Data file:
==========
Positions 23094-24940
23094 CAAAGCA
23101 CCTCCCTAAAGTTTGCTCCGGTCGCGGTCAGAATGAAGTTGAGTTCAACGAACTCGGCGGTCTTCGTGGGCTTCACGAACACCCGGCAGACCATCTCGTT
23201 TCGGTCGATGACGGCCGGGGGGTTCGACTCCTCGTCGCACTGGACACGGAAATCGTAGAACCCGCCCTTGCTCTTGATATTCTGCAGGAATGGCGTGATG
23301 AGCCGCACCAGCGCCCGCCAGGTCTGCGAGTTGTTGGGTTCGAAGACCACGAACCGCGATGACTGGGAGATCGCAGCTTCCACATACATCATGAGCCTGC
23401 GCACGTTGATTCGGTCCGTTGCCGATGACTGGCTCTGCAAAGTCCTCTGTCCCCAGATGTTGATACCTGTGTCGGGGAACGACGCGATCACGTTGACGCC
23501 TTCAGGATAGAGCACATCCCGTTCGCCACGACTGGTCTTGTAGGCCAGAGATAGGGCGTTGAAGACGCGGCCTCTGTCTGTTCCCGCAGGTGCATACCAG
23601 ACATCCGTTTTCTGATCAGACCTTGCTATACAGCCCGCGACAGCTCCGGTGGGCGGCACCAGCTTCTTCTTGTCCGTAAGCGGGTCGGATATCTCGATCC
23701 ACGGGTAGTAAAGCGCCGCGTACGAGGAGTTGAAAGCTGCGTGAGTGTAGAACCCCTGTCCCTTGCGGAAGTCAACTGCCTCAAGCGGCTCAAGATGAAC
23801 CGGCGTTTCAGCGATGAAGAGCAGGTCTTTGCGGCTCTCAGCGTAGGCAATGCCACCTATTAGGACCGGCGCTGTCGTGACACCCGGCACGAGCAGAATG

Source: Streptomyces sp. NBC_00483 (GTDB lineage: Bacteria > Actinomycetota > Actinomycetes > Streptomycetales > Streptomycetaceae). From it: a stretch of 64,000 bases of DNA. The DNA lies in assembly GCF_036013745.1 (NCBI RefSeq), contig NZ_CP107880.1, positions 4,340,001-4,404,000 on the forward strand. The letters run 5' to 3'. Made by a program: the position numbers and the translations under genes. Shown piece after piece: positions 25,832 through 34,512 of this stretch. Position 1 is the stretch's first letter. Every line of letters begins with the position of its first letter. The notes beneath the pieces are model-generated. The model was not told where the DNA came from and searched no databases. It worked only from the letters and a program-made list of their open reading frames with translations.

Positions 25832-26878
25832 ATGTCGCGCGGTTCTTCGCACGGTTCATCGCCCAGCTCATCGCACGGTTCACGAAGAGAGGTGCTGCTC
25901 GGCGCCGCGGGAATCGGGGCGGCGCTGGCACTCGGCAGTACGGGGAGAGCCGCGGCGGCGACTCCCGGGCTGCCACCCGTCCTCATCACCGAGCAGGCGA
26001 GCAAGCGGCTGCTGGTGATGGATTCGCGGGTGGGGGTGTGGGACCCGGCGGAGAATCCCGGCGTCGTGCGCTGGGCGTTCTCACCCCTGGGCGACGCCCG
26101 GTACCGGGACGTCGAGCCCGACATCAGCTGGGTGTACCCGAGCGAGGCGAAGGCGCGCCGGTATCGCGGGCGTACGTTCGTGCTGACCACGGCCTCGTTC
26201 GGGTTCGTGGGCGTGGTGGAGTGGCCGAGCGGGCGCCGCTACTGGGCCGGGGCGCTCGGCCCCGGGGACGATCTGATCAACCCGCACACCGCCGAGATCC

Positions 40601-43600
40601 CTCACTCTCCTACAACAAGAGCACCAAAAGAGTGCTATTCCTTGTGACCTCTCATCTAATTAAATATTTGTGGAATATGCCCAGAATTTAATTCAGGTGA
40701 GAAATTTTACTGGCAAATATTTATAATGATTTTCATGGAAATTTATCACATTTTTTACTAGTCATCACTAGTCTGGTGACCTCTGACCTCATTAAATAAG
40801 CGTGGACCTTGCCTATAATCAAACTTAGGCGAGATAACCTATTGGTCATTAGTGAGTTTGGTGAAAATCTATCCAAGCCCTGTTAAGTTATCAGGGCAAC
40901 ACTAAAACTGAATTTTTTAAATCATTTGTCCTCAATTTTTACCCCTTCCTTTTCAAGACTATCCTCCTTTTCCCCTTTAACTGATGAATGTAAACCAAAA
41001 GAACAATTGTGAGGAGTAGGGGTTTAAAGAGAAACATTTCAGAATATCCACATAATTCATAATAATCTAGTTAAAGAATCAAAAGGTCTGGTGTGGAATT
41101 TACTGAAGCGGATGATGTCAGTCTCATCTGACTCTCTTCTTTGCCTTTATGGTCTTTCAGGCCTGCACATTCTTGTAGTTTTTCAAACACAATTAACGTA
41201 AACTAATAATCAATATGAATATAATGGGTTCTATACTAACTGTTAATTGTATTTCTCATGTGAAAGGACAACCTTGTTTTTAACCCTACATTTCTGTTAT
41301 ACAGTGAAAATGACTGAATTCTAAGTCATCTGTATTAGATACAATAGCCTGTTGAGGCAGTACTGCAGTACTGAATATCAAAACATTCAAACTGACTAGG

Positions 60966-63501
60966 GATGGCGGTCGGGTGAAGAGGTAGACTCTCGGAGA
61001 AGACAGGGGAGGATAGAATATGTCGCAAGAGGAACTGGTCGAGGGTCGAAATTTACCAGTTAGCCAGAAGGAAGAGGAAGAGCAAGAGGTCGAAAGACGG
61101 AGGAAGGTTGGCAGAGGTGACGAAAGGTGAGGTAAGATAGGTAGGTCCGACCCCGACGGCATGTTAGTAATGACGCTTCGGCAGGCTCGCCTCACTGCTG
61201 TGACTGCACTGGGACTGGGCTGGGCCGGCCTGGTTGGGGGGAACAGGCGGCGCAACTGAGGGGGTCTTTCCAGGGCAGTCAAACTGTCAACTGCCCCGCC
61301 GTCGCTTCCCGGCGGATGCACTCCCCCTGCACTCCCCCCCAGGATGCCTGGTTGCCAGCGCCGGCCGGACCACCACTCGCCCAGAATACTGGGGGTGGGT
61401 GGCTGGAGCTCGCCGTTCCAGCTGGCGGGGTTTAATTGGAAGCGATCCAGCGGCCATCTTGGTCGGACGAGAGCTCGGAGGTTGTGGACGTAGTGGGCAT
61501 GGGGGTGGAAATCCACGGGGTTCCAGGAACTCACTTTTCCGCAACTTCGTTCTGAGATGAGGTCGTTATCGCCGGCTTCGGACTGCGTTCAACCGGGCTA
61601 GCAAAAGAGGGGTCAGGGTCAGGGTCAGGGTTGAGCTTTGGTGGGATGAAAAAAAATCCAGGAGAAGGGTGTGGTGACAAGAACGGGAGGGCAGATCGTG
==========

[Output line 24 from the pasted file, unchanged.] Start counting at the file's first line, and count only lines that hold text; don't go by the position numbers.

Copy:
41101 TACTGAAGCGGATGATGTCAGTCTCATCTGACTCTCTTCTTTGCCTTTATGGTCTTTCAGGCCTGCACATTCTTGTAGTTTTTCAAACACAATTAACGTA